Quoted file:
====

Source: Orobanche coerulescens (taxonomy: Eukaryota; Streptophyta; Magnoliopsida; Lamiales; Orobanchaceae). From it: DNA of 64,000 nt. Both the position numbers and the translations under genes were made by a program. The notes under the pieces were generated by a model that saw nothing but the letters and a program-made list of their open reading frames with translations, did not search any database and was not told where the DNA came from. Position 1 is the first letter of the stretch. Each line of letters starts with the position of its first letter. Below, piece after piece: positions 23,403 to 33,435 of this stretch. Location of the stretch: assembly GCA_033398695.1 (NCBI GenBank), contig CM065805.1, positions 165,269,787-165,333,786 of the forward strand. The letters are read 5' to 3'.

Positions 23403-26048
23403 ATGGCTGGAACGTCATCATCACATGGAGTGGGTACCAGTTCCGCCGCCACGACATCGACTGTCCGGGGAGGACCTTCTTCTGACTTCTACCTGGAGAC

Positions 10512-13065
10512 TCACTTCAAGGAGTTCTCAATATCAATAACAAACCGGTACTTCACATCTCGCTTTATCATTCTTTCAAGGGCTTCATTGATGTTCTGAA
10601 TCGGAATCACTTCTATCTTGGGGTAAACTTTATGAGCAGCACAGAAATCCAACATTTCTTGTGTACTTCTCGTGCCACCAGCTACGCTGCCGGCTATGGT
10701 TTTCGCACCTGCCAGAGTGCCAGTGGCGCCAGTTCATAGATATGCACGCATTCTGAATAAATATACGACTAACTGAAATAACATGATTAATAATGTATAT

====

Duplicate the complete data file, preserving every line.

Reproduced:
Source: Orobanche coerulescens (taxonomy: Eukaryota; Streptophyta; Magnoliopsida; Lamiales; Orobanchaceae). From it: DNA of 64,000 nt. Both the position numbers and the translations under genes were made by a program. The notes under the pieces were generated by a model that saw nothing but the letters and a program-made list of their open reading frames with translations, did not search any database and was not told where the DNA came from. Position 1 is the first letter of the stretch. Each line of letters starts with the position of its first letter. Below, piece after piece: positions 23,403 to 33,435 of this stretch. Location of the stretch: assembly GCA_033398695.1 (NCBI GenBank), contig CM065805.1, positions 165,269,787-165,333,786 of the forward strand. The letters are read 5' to 3'.

Positions 23403-26048
23403 ATGGCTGGAACGTCATCATCACATGGAGTGGGTACCAGTTCCGCCGCCACGACATCGACTGTCCGGGGAGGACCTTCTTCTGACTTCTACCTGGAGAC

Positions 10512-13065
10512 TCACTTCAAGGAGTTCTCAATATCAATAACAAACCGGTACTTCACATCTCGCTTTATCATTCTTTCAAGGGCTTCATTGATGTTCTGAA
10601 TCGGAATCACTTCTATCTTGGGGTAAACTTTATGAGCAGCACAGAAATCCAACATTTCTTGTGTACTTCTCGTGCCACCAGCTACGCTGCCGGCTATGGT
10701 TTTCGCACCTGCCAGAGTGCCAGTGGCGCCAGTTCATAGATATGCACGCATTCTGAATAAATATACGACTAACTGAAATAACATGATTAATAATGTATAT